Assignment 2: RA 1: Legal Requirements
The insanity defense is as old as it is controversial. There are times when insanity truly applies and times when it is not easy to determine. In either case, the documentation of services provided to these clients is typically heavily scrutinized by attorneys since documentation is the primary means used by courts to measure insanity as it meets legal standards. This assignment will allow you to examine the legal standards for insanity in your jurisdiction in addition to the requirements for the documentation of services provided to these individuals.
Search your state and regulatory boards, professional associations, state psychology boards, and state psychological associations. Use resources from professional literature to support your response. Professional literature may include relevant textbooks; peer-reviewed journal articles; and websites created by professional organizations, agencies, or institutions (.edu, .org, and .gov).
Write a 3- to 4-page paper, including the following:
What are the legal requirements in your jurisdiction regarding the documentation of services provided by a forensic psychology professional? If not-guilty-by-reason-of-insanity (NGRI) and guilty-but-mentally-ill (GBMI) evaluations are not recognized by your jurisdiction, review the legal requirements in a jurisdiction where they are the standard.
What are the specific laws and rules regarding the documentation of psychological services?
What are the differences between the requirements for clinical work and the requirements for forensic work, if any?
What standards are used in your jurisdiction for an insanity plea?
Do the insanity standards identify mental disease or defect with any exclusions, such as substance use? Explain.
How do the standards in your jurisdiction contrast with the standards presented in your course textbooks?
Do the insanity laws specify the presence of cognitive or volitional impairment as a threshold requirement to meet insanity? Provide brief examples.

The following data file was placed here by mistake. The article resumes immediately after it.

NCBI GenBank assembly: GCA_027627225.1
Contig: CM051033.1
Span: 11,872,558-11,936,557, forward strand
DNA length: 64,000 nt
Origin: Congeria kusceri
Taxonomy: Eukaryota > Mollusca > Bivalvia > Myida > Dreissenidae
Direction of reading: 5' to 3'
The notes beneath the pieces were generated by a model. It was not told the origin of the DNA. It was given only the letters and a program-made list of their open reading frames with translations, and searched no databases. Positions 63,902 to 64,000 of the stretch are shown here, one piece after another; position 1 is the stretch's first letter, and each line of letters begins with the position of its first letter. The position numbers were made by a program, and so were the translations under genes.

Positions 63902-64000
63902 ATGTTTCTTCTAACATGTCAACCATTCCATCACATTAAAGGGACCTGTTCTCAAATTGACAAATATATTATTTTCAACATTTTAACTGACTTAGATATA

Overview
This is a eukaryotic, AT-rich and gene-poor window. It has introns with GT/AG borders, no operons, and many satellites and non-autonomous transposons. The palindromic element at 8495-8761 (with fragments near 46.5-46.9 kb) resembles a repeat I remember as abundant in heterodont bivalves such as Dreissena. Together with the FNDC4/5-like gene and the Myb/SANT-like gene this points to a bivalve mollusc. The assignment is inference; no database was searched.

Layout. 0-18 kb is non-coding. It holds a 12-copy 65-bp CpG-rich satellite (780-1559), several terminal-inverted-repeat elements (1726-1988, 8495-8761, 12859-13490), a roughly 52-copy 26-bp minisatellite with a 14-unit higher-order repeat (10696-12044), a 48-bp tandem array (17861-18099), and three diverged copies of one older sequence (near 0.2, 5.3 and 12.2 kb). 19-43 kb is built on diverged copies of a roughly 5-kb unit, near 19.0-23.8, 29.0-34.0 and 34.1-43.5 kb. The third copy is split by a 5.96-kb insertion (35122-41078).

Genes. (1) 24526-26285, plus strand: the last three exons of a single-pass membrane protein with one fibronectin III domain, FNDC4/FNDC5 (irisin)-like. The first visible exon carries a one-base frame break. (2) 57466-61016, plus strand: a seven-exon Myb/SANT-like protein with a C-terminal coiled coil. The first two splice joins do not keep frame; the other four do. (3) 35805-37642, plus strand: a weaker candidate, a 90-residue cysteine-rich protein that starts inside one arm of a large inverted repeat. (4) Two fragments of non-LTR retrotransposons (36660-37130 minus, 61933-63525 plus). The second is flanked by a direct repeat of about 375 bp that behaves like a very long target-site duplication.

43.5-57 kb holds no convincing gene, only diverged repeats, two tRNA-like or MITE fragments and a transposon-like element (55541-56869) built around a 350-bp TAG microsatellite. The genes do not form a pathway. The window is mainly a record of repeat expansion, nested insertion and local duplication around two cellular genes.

Legal Requirements in Texas
In Texas, the legal requirements relating to the documentation of services provided by forensic psychology professionals call for the maintenance of accurate records in the professional practice. With regard to this, forensic psychology professionals are expected to maintain higher practice standards compared to other professionals in general practice (Kalmbach & Lyons, 2006). The legal requirements in Texas is that forensic psychology professionals must maintain all notes, recordings, documentation, tests and other materials used to reach an opinion. The state of Texas recognizes the not-guilty-by-reason-of-insanity (NGRI) and guilty-but-mentally-ill (GBMI) standards. In Texas, the M’Naghten Rule is applied. Evaluation is conducted using the Irresistible Impulse Test, while the burden of proof rests on the defendant.
Various specific laws and rules guide documentation of psychological services in Texas. The law requires forensic psychology professionals to document or take notes of their mental health patients for further reference. Chapter 611 of the Mental Health Records in Texas provides guidelines about documentation of mental health records in the state. Sec. 611.002 require that the forensic psychology professional keeps confidential the information obtained in the encounter with the patient. Records involving evaluation, treatment of the patient, diagnosis, and identify should remain confidential (Health and Safety Code, n.d). Chapter 611 also gives patients and their legally recognized representatives the right to access their mental health records kept by the professional.
Disclosure of confidential records is provided for in sections 611.004 and 611.0045. These sections provide that the professional may only disclose confidential information to law enforcement personnel, government agency, in case of a medical request, to an agent of the professional, to the patient’s representative, and other approved persons. Section 611.003 provides that the patient or other persons acting on behalf of the patient may claim the confidentiality of the results. Section 611.005 offers legal remedies in case of improver disclosure of confidential information by the forensic psychology professional. The aggrieved party can sue for damages in a civil court. Section 611.007 provides for revocation of disclosure consent by either the patient or legally recognized representative of the patient (Health and Safety Code, n.d).